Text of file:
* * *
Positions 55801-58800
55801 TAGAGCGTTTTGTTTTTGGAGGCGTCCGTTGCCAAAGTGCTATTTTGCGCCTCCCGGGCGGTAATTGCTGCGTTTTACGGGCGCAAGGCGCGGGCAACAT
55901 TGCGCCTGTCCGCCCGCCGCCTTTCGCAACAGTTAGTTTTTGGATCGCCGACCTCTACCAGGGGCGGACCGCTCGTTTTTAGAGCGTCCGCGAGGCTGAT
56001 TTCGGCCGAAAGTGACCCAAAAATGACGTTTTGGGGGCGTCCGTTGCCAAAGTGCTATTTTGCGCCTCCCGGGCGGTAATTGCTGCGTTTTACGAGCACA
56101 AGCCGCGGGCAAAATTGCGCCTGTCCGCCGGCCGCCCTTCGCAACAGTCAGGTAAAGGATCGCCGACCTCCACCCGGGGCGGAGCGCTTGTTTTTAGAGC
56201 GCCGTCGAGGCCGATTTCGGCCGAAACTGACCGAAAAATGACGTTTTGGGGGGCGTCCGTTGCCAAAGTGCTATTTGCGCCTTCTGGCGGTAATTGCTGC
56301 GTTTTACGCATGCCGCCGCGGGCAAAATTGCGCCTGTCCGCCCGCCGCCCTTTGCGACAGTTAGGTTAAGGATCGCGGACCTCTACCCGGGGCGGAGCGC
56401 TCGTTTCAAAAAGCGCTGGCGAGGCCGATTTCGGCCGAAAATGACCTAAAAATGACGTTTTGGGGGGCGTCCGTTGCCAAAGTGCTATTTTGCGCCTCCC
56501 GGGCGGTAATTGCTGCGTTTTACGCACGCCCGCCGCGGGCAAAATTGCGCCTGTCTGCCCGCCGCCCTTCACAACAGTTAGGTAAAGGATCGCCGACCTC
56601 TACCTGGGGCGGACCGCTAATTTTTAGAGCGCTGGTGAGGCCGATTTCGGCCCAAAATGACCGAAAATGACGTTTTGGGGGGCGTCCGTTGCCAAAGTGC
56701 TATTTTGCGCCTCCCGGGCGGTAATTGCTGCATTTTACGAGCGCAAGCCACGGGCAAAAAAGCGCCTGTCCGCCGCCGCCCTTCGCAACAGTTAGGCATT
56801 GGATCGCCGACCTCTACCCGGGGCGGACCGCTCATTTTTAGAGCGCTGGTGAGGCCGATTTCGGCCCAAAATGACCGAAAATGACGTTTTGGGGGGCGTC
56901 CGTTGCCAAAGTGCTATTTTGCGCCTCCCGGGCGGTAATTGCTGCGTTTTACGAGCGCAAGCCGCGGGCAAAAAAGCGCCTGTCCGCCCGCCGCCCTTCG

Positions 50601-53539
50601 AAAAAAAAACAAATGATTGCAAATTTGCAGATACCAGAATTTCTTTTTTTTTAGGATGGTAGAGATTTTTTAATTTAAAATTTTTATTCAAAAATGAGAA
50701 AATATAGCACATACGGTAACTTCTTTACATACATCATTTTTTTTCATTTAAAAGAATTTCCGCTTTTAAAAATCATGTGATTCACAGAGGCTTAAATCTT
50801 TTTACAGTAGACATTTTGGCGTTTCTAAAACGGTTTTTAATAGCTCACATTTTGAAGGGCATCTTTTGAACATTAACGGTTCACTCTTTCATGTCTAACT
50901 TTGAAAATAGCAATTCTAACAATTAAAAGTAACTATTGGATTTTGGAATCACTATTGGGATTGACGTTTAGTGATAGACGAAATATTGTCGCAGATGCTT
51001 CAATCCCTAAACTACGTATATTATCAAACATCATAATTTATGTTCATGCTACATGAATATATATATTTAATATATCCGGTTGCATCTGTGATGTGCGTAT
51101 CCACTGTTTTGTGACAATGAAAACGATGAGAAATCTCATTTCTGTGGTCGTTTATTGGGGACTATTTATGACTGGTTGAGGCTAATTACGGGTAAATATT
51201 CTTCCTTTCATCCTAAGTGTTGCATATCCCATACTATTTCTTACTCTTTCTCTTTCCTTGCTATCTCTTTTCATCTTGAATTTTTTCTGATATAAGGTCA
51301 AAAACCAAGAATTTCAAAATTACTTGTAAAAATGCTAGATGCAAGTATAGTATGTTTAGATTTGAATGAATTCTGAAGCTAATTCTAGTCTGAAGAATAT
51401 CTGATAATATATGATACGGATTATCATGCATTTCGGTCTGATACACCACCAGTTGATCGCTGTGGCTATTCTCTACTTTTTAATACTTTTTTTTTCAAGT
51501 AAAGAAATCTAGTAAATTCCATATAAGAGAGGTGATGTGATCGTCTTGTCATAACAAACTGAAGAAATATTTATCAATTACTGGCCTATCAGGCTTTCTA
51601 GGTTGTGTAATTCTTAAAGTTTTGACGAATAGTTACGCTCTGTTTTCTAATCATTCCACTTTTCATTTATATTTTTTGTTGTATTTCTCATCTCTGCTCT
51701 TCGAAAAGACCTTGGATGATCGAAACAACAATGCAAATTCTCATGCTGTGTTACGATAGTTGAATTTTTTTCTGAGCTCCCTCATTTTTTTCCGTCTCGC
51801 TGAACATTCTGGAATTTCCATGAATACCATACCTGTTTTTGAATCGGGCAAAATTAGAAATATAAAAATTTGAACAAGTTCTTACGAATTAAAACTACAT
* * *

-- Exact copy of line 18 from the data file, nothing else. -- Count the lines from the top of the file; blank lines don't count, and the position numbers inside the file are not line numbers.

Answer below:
50901 TTGAAAATAGCAATTCTAACAATTAAAAGTAACTATTGGATTTTGGAATCACTATTGGGATTGACGTTTAGTGATAGACGAAATATTGTCGCAGATGCTT